Seek to establish relationships to rediscover yourself

As society and technology continue to change, we want to ensure that our mana and Māoritanga are resilient and enduring as we navigate a new normal. In order to do this, we need to understand how we can best use these digital tools and resources to enhance our ability to build and maintain relationships over time and space. This session will investigate some basic techniques and platforms that we can all use in our everyday lives in order to continue to grow and develo

Nikki Penetito-Hemara

Kōkirihia te kori 

Kori means to move, wriggle or play. It personifies people who are active, vibrant, and energetic and more importantly it gives us license to have fun and remember how to be kids again. Kori also represents a ‘movement’, a space of change and influence. One that is anchored in the taiao and draws inspiration from our traditional knowledge systems that nurtured us in the past and ensured the continuation of our whakapapa into the future.

This session focuses on kori and more broadly tākaro Māori. We will unlock insights around what tākaro Māori looked like in the past, what it means to whānau now and what we aspire it to look like in the future. It will be interactive in nature and promote consideration around your role in enabling and supporting tākaro Māori to flourish for whānau living in Aotearoa. 

Te Puawaitanga Winterburn-Chapman

Fit Wāhine

Puawai looks to discuss how and why she created Fit Wāhine – to strip away the hara, the barriers that we hold in our hinengaro, our tinana and in our wairua – for ourselves and our whānau to be well and thriving.  She will share what it took for her as a young māmā to make the decision to not only create a pathway for herself, but extend it to other wāhine. Puawai will talk about her journey creating herself and the kaupapa of Fit Wahine as a business, but more importantly, a model of manaakitanga in a time where we are not able to always be together a-tinana for hauora. This is a wairua filling kaupapa to be a part of.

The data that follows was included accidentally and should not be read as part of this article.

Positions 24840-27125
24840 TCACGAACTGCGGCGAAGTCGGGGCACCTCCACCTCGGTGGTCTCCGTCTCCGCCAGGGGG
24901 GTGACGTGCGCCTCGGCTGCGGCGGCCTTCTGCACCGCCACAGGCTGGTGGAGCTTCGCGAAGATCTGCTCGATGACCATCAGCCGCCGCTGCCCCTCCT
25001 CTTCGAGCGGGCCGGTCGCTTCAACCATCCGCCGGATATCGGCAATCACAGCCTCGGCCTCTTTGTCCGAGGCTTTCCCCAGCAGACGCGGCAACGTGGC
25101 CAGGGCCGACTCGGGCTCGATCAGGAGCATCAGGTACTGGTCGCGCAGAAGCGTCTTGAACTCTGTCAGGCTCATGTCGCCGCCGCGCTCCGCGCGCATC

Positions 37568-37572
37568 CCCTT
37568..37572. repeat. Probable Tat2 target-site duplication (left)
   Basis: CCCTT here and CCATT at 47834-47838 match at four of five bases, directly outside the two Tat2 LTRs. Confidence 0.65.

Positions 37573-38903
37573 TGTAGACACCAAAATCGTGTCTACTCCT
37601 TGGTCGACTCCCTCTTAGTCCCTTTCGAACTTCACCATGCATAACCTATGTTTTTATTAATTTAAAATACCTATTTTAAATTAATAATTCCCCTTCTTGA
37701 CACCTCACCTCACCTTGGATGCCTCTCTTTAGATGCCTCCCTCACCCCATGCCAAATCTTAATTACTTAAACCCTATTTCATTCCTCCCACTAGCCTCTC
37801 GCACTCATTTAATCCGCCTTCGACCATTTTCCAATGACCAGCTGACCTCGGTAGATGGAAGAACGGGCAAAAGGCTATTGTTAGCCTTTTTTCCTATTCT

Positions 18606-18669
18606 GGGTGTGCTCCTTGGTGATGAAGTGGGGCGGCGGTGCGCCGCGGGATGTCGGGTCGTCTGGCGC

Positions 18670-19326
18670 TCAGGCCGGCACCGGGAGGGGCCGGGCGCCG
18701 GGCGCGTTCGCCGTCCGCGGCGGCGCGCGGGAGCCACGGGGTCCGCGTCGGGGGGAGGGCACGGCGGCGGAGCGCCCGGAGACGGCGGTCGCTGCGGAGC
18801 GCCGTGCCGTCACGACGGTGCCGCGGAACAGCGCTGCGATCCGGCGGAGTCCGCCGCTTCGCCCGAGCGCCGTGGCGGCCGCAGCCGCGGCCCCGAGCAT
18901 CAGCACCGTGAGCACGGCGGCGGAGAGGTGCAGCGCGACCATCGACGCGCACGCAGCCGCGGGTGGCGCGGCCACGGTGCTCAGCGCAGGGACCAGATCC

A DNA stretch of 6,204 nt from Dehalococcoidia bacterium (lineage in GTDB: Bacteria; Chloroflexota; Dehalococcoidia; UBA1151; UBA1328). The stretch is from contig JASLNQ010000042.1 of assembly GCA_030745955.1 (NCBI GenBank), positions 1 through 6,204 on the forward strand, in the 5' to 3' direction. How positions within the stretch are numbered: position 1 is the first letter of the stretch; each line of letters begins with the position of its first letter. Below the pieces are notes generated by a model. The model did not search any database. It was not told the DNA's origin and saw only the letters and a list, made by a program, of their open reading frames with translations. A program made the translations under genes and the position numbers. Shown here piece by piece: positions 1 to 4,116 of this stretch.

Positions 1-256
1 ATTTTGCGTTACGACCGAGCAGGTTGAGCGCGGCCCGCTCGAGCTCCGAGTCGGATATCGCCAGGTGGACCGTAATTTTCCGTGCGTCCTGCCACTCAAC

Puawai’s workshop will consist of a kōrero about her journey and a 25min movement/low intensity/stretch session.

Rikki Solomon

Ngā Kitenga o te Maramataka: Insights into the Māramamataka

Tuia ki te rangi,
E rongo te Pō,
E rongo te Ao.

Rikki’s kaupapa is centered on Ngā Kitenga o te Maramataka: Insights into the Māramamataka.

In this workshop, Rikki will share insights on different tohu present during different phases of the māramataka that can support and align whānau to. Participants will gain an understanding of how to reconnect and readapt to this ancestral way of being.

Deb Rewiri

Tiakina te Tamaiti

“Tamariki are born through us or come to us to make us better people and If we are not learning from our Interactions with them it is likely they are not learning from us. Ako Is the underlying principle of such relationships and if we perceive ourselves to be the fonts of knowledge we miss the gifts brought to us by these Baby Ancestors.”

Join Whaea Debs as she shares her vast experience within the field of early childhood development as she delivers key neuroscience messages with a cultural lens.

Wiki Burdon and Raiha Johnson

He Pī Ka Rere

Teachers Raiha Johnson and Wikitoria Burdon of Waverley Park School in Invercargill, both descendants of Te Rarawa, are fierce advocates for te reo me ona tikanga Māori. They were first introduced to He Pī Ka Rere in 2018 by Darrio and the team at Toi Tangata and have been hooked ever since. 

The two teachers have brought the kaupapa into their school, using it with their tauira on a daily basis as well as during the weekly Ngā Taonga Māori Enrichment Programme – which has a Māori centric curriculum. 

The He Pī Ka Rere programme was so well received, Wiki and Raiha developed the Kaitiaki Programme where they train tamariki to become kaitiaki of the kaupapa, acting as tuākana across the school in the tuakana-teina model.

Wiremu Sarich

Te iho o ako ko tākaro: Play, learn, play some more 

Nau piki mai, nau kake mai, ki tenei wānanga takaro na taaua ano e hanga i roto ano i tāua. Kia toa takitini ai tetahi i tetahi mai te rangi ki te moana, moana ki te whenua, whenua ki te tangata, tangata ki the whei ao ki the ao marama, tihei mauri ora!

Ko te mana a te kupu ko te tapu o te kupu kei roto i a ia ano

Ta – takina to ara

Ka – ka marama koe ki taua ara

Ro – ka rongo

During this workshop Wiremu will be sharing his space at home in Kaitaia and some insights into taonga tākaro that we can implement at home and in the workplace.